Sunday, December 17, 2006

High Church, Low Church, Bye Church, No Church? :: Inactivist Blog

Inactivist rarely blogs on the Episcopal Church. Today he has.

Some extracts:

The point of this little history lesson is that the Episcopal Church in the U.S. has from its very beginnings been both “conservative” and “liberal.” Ironically, it is unique among all other Protestant denominations in the U.S. in that there was no schism within the Episcopal Church resulting from the Civil War. By long standing custom, tradition and temperament, it has managed to finesse its internal differences over everything from liturgics to politics. In the last fifty years the Church has weathered a number of crises from the infamous “reparations” General Convention in the 1960s through a major revision to the Book of Common Prayer and the ordination of women in the 1970s. Many conservatives and traditionalists have argued that these upheavals were responsible for the continuing, steep decline in membership in the last half century, but they have for the most part nonetheless themselves remained within the denomination. Until now.
. . .
the decision by an increasing number of parish churches within the U.S. to disassociate from the Episcopal Church, on the one hand, while creating some sort of new Anglican presence in America, on the other, is likely to result in a number of fascinating court battles. Generally speaking, the real property of parish churches – the land and buildings – are legally “owned” by the diocesan bishops, but only in trust for the membership. It is settled law that if a single parish congregation chooses to leave its diocese it will typically lose the land and buildings to the diocese regardless of the fact that the congregation bought and paid for it. It is far less settled law (and property law varies significantly from state to state) what will happen if a mass exodus constituting a schism within the denomination occurs and even less clear what happens if an entire diocese chooses to disassociate from the national denomination.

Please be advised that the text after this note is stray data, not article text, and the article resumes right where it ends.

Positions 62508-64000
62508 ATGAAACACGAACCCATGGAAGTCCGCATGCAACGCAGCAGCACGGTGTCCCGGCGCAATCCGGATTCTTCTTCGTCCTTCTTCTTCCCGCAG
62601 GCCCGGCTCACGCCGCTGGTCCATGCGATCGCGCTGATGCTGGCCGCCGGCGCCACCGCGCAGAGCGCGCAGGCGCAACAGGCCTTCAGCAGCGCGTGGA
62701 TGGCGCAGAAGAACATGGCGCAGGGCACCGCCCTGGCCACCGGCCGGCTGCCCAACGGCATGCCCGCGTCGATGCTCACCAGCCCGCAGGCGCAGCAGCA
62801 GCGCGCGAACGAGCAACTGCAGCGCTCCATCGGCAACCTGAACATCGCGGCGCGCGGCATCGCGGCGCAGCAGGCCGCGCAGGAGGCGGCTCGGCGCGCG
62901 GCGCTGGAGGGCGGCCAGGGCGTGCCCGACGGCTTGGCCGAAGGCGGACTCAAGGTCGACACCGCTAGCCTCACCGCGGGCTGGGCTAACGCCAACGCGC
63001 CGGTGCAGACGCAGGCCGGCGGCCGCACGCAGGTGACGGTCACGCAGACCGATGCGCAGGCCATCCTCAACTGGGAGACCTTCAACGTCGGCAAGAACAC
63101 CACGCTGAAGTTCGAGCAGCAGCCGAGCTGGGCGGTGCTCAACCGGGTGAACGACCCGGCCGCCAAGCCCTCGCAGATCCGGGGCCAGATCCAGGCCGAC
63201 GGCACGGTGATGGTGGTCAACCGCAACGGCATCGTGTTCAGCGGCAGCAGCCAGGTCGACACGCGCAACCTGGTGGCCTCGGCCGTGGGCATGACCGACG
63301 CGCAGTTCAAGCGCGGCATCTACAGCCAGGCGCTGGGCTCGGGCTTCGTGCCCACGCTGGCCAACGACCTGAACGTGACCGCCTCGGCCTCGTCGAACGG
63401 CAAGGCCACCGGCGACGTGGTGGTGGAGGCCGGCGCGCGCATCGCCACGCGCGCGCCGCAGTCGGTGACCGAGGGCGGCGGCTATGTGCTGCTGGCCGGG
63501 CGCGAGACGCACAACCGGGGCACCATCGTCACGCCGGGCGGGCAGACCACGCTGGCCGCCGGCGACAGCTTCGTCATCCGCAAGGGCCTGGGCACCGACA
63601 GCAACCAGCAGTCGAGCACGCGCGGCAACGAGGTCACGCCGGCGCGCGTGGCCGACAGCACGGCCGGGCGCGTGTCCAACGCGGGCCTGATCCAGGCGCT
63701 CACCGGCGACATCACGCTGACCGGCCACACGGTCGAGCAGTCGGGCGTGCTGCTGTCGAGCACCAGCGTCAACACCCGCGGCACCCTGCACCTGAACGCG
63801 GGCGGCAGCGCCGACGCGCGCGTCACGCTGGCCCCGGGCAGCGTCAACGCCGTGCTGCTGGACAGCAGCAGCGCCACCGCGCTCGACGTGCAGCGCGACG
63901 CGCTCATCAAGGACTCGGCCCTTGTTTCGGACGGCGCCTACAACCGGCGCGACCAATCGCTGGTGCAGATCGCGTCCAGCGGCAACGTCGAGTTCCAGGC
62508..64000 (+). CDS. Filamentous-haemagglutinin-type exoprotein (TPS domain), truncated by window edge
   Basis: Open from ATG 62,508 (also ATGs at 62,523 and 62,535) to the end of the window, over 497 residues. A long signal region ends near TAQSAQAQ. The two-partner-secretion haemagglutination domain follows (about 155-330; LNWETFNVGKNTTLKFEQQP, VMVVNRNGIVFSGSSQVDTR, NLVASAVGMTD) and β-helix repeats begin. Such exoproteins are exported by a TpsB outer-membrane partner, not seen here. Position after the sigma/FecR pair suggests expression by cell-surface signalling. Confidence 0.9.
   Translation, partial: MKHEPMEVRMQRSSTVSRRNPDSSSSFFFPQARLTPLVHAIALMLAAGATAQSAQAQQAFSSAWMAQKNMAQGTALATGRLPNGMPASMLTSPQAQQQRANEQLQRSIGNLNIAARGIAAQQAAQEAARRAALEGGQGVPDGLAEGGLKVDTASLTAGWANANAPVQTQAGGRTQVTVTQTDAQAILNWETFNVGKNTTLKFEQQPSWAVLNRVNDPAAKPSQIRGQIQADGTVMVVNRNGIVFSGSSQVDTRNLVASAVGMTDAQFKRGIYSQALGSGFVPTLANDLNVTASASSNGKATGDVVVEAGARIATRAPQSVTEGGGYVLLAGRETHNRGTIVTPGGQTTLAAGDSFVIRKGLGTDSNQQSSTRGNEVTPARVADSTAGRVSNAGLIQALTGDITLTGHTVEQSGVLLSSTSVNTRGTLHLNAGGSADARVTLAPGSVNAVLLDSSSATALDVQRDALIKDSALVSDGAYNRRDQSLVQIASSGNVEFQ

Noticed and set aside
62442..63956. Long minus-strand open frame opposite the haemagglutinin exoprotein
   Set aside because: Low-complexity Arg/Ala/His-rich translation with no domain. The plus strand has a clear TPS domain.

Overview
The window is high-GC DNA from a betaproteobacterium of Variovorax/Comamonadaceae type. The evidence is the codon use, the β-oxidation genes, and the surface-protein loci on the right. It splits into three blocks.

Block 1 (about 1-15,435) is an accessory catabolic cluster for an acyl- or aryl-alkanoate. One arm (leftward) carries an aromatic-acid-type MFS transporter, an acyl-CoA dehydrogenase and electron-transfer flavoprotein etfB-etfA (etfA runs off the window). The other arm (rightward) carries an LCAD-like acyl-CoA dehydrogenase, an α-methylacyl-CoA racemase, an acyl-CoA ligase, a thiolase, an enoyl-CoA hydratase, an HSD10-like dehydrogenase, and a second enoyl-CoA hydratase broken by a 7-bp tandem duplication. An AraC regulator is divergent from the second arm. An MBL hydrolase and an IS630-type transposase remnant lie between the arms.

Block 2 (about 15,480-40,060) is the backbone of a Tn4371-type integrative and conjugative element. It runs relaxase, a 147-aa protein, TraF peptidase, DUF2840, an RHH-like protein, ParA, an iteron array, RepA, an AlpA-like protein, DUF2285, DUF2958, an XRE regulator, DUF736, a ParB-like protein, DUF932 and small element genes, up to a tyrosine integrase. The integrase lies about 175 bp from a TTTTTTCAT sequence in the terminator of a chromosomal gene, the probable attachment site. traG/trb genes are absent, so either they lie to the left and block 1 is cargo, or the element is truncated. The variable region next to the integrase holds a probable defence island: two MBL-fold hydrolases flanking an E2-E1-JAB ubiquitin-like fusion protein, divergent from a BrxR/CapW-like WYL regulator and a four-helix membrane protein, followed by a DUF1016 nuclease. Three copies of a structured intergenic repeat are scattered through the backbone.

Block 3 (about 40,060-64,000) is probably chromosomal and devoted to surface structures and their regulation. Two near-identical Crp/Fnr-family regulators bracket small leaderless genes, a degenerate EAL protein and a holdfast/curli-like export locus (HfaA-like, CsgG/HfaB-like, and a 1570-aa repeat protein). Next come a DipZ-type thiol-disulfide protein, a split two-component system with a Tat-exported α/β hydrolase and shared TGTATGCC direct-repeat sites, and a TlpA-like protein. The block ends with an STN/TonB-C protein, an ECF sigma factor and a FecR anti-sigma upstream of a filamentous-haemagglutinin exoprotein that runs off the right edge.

Like most mainline Protestant denominations, the Episcopal Church is land rich and cash poor. In its traditionally ham-handed manner, the national church organization in New York, controlled for decades now by the progressive, politically activist element of the denomination, has established a “war chest” to help pay litigation costs of diocesan bishops who seek to confiscate the real property from departing congregations. Ironically, even if they win this battle, they will lose the war. . . .
Has the Episcopal Church established a war chest? In what sense is a war chest a war chest? Are funds earmarked? Are commitments to use the war chest made, and are they binding? You build and use a war chest if you want to maintain a reputation for upholding the property ownership precedents.

Some canons are meant to be broken of course. Witness the ordination of Bishop Robinson.

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